Minimum
407
368
Concrete
Temperature (K)
393
393
The temperature rise of the modified fire barrier is 117 K, which is less than UL
2079 temperature rise criteria of 139 K.
Therefore, the modified fire barrier
configuration satisfies the temperature rise criteria of UL 2079.
Table 3 also shows that the minimum surface temperature of the fire barrier
cover plate is actually less than that of the concrete surface temperature far away from
the fire barrier. Figure 16 illustrates the surface temperature of the unexposed side of the
fire barrier assembly as a function of time.
19
Figure 16: Modified Configuration - Unexposed Side Surface Temperature
Additional COMSOL plots and figures for the modified configuration can be
found in Appendix A.
20
6. Conclusions
The purpose of this project was to develop a thermal model of an architectural
expansion joint fire barrier design in order to assess whether the surface temperature of
the fire barrier cover plate on the unexposed side would be equal to or less than required
by UL 2079. The proposed fire barrier design did not satisfy this requirements, as the
temperature rise was 183 K, 44 K above the maximum allowable.
Investigation of the thermal model results revealed that the high temperature was
observed near the edge of the fire barrier where it was in contact with the concrete slab.
It was concluded that additional insulation was required in this area. To achieve this, the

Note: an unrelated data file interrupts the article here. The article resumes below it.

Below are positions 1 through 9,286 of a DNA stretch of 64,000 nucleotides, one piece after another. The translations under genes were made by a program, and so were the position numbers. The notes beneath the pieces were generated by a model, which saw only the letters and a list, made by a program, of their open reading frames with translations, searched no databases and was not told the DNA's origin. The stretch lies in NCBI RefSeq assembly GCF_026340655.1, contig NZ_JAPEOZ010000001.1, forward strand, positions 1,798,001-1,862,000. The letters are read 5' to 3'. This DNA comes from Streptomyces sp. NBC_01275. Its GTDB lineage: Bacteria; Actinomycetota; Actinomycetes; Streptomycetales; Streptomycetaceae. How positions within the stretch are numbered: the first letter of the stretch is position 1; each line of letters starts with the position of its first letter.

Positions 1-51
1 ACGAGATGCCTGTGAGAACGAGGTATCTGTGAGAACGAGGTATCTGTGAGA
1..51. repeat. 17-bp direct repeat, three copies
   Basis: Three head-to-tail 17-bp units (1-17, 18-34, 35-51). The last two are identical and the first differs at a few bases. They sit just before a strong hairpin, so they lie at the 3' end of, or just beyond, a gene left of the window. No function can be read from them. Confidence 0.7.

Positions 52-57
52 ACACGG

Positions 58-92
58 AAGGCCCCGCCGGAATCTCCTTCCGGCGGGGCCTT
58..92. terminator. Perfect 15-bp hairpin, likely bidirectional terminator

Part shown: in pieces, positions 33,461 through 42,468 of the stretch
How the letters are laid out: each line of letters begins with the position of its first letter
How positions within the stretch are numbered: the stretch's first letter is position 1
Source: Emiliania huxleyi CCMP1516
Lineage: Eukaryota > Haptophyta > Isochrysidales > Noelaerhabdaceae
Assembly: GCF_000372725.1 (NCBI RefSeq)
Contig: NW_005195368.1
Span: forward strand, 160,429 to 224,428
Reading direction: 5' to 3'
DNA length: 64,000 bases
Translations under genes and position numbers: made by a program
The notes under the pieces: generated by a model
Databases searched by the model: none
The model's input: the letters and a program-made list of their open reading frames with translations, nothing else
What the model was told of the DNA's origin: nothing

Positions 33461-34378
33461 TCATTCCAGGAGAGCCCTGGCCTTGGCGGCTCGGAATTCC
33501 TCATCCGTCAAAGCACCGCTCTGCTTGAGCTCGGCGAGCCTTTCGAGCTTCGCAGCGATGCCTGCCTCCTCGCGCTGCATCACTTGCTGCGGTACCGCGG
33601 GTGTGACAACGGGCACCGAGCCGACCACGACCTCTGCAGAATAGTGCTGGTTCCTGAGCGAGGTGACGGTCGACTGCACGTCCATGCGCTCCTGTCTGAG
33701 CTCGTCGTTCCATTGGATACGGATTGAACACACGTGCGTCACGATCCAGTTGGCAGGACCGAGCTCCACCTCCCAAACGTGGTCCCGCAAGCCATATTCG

steel "L" bracket was lengthened to a 2"x2". This added inch of steel forced the
insulation further down into the expansion joint, requiring slightly more insulation to fill
the opening. The modified fire barrier design satisfied the UL 2079 requirements as the
temperature rise was 117 K, which is 22 K less than the required.
21
7. References
[1]
Standard for Tests for Resistance of Building Joint Systems, UL 2079
[2]
Standard Test Method for Fire-Resistive Joint Systems, ASTM E1966
[3]
Caplinger, G. D.; Sutton, W. H.; Spindler R.; Golke, H.; "Transient Heat
Transfer for Layered Ceramic Insulation and Stainless Foil Fire Barriers";
Journal of Heat Transfer, Vol. 121, pp. 1059-1066, dated 1999
[4]
Standard Methods for Fire Tests of Building Construction Materials, ASTM
E119
[5]
Sanchez, M. A.; Sutton, W. H.; Sanchez, C. A.; "Simulations of Thermal
Performance for One- and Two- Dimensional Insulation and Aluminum Foil
Fire Barriers"; Proceedings of the 12th International Conference on Nuclear
Engineering, Vol. 3, pp. 89-95, dated 2004
[6]
COMSOL Multiphysics, 4.3a, COMSOL AB, 2012
[7]
Incropera, F. P.; Dewitt, D. P.; Bergman, T. L.; Lavine, A. S.; "Introduction
to Heat Transfer"; Fifth Edition, John Wiley & Sons, Inc. Copyright 2007
22
8. Appendix A: Detailed Results of Modified Fire Barrier Design
Figure 17: Surface Temperature Plot
Figure 18: Total Heat Flux Plot
23
Figure 19: Temperature Gradient Plot
Figure 20: Average Temperatures of Various Surfaces as a Function of Time
24